Tom and Norah make a fine duo of sparring amateur detectives. Their scenes are sparkling with humor, affability and gentle jibing. Norah is the abstract thinker while Tom is the logical minded man, of course, and together they offer up some interesting ideas about who and how Amos Gately was killed in his private offices. But more interesting among the various mysteries is the discovery of some financial chicanery, possible blackmail and the unexpected revelation of a spy working for Germany. Then there is the title character and his own strange story.

1st US edition, front cover
(George H Doran, 1919)
Note the snowflakes!
Case Rivers is the name an amnesiac man gives himself as an alter ego while he tries to sort out who he is and what happened to him. All he remembers prior to his being pulled out of the East River nearly naked, wearing only ragged and torn underwear, is a terrifying fall. He is certain he literally fell through a hole in the ground in Canada and ended up in the frigid waters of the East River. Everyone who is treating him for his loss of memory and helping him to recover his identity knows this is absurd, that he must be speaking figuratively. Tom at first thinks Rivers might be the missing Amory Manning, Olive's supposed fiancé, but when he meets the amnesiac he knows they cannot be the same person for they look nothing alike. When it is discovered that Manning is working for the US government the idea of kidnapping suddenly enters the picture.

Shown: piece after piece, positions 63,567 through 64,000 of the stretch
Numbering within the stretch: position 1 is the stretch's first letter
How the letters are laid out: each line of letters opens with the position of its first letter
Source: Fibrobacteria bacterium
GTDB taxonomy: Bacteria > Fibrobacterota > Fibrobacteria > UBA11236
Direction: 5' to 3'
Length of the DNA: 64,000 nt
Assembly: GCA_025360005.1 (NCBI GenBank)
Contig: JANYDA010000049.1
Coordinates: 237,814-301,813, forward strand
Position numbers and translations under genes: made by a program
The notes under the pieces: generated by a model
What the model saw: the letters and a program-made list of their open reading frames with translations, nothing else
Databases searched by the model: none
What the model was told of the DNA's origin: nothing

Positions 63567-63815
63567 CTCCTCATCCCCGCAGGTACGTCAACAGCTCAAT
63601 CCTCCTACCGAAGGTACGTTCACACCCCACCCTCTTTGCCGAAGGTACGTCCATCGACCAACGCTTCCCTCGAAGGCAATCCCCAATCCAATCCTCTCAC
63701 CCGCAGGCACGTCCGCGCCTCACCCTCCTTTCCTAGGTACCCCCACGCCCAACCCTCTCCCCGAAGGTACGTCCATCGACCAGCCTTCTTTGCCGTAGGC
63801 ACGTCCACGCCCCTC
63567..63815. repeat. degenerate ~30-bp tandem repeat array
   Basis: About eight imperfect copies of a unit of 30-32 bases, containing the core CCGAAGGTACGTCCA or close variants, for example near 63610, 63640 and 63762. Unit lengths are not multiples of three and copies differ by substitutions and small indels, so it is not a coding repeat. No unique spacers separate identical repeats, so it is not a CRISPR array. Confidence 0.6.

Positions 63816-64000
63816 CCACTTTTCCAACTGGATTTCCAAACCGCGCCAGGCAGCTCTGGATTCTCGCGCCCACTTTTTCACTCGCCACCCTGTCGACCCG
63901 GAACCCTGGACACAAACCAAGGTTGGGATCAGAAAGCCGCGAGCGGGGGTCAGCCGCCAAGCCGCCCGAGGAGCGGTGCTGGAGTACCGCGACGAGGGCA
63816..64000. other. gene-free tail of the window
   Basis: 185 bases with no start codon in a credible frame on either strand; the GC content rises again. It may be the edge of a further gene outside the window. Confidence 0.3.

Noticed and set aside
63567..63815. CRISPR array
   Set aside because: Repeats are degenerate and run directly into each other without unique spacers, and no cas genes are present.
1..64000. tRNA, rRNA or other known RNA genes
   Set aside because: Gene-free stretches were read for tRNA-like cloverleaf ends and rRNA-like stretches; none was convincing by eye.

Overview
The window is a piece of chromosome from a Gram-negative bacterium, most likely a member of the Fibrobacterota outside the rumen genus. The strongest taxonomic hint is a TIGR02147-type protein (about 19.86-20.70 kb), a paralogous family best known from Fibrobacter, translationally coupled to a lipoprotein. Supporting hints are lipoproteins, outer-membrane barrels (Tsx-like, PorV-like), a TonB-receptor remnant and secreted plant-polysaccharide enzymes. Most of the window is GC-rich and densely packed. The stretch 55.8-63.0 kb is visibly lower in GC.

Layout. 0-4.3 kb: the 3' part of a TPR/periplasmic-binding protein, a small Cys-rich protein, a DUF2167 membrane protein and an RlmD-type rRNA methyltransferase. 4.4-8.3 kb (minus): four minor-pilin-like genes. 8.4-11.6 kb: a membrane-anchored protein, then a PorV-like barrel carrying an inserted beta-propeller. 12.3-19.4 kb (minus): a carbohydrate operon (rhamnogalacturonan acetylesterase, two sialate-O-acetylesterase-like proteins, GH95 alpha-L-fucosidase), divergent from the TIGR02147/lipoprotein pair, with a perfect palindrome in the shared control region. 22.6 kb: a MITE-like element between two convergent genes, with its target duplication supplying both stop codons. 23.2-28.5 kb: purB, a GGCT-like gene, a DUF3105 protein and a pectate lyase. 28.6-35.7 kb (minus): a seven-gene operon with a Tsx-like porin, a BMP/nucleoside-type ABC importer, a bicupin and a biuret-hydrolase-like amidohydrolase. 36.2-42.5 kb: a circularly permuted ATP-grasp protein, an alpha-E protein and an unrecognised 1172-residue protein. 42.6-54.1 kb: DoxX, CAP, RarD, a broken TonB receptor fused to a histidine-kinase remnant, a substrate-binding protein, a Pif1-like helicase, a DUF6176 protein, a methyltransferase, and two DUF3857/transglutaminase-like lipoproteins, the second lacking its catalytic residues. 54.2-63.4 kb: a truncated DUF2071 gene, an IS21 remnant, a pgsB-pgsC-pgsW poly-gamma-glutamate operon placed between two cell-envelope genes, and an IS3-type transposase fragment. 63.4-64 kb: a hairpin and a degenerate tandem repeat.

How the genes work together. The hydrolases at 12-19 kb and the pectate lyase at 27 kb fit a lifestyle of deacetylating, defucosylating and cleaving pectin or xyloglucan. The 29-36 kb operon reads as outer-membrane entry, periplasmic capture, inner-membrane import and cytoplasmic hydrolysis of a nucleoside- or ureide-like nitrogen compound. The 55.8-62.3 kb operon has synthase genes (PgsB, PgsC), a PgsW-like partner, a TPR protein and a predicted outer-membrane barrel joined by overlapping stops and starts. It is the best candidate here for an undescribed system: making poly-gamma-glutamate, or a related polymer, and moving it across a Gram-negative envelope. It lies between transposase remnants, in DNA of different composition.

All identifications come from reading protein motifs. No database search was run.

Norah is sure Rivers has something to do with Manning's disappearance. Zizi is certain Rivers is Gately's killer. Tom and Pennington Wise disagree with the women and have their own ideas about who did what to whom. The reader is left to sort through the various theories, discard the red herrings, and pick one of the many detectives in this case with whom to side.

Among the handful of suspects one of my favorites in the first half of the book was Jenny Boyd, a floozy office worker --  a ubiquitous stock character in Hollywood movies of the 1930s and 1940s. Jenny is first described by Tom, our first person narrator, as "the yellow ear-muffed stenographer" alluding to her Princess Leia-style hairdo and goes on to detail her "cheaply fashionable" clothes and her irritating habit of chewing gum. She shows up to the police interrogation wearing a risque V-neck dress with a short skirt. Then he concludes his paragraph on Jenny with this hilarious sentence: "Her air of importance was such that I thought I had never seen such an enormous amount ego contained in such a small cosmos." Keep in mind that this cliched portrait of a not-so-bright secretary who thinks she's sexy was written in 1919! It always gives me a mild shock to encounter such early examples of character types we think were created much later in popular fiction and entertainment. Jenny, however, is not just present as a figure of ridicule, another Wells trademark. She is crucial in protecting someone hiding behind the scenes -- a surprise villain who opens up a whole new plot thread that only complicates discovering who killed Amos Gately and why.